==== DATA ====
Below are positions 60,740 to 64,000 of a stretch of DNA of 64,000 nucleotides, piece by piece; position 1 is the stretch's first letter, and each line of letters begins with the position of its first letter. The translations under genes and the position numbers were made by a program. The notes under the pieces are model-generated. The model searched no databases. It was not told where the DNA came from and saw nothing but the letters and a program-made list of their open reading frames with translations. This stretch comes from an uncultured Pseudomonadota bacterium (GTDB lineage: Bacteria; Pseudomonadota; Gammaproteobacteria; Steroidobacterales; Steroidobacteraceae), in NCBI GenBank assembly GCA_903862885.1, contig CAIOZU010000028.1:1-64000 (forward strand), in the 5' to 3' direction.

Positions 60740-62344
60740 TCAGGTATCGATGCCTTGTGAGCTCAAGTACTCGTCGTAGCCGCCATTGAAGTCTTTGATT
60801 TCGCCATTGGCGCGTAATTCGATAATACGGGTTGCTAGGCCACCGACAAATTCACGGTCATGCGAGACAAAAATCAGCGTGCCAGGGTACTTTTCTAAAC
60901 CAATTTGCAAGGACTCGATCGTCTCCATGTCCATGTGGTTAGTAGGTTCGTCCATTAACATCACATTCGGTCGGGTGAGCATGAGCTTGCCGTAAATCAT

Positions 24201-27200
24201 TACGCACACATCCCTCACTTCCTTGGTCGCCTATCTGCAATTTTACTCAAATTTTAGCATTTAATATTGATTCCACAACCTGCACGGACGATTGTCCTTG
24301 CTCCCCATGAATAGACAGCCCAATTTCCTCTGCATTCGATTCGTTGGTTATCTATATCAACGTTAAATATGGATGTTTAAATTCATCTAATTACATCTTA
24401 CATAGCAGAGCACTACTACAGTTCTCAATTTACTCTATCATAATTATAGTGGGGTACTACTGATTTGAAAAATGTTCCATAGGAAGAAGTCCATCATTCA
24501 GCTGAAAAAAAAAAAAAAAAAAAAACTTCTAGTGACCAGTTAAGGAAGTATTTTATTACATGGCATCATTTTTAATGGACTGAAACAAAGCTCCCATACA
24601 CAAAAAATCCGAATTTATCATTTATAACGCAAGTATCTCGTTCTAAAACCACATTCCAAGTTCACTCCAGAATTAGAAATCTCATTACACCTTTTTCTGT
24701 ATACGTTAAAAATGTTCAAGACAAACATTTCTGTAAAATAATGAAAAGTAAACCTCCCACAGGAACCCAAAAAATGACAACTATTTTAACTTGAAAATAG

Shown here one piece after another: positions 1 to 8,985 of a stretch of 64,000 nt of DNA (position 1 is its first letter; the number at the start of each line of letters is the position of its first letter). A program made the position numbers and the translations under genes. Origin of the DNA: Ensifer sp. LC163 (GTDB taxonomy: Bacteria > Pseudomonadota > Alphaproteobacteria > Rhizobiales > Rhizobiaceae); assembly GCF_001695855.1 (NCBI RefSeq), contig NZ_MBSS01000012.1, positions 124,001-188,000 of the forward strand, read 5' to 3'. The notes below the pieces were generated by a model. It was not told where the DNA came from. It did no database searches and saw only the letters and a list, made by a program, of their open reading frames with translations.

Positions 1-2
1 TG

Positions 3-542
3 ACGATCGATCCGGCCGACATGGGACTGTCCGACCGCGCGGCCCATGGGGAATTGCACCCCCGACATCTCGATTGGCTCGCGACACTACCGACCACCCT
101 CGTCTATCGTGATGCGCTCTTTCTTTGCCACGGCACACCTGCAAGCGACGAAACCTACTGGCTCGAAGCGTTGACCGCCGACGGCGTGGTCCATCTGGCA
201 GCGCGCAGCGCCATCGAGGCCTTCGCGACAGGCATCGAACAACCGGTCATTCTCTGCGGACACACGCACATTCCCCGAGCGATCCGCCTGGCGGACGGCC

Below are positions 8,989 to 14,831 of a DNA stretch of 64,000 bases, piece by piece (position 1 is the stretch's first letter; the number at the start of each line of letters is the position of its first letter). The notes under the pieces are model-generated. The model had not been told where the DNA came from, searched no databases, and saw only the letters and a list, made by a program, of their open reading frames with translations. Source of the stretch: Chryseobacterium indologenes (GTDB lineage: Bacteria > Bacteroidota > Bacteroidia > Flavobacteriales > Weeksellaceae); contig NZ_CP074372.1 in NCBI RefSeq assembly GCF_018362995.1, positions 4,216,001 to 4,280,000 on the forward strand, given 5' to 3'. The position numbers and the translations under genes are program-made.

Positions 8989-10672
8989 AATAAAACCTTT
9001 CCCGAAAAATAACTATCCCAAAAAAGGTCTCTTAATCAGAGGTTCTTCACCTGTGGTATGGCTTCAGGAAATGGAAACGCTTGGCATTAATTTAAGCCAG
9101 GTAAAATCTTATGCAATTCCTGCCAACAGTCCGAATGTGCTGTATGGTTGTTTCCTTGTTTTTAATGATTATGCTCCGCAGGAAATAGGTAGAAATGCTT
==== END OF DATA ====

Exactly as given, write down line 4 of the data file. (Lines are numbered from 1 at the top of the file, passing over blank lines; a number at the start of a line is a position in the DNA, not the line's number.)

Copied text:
60801 TCGCCATTGGCGCGTAATTCGATAATACGGGTTGCTAGGCCACCGACAAATTCACGGTCATGCGAGACAAAAATCAGCGTGCCAGGGTACTTTTCTAAAC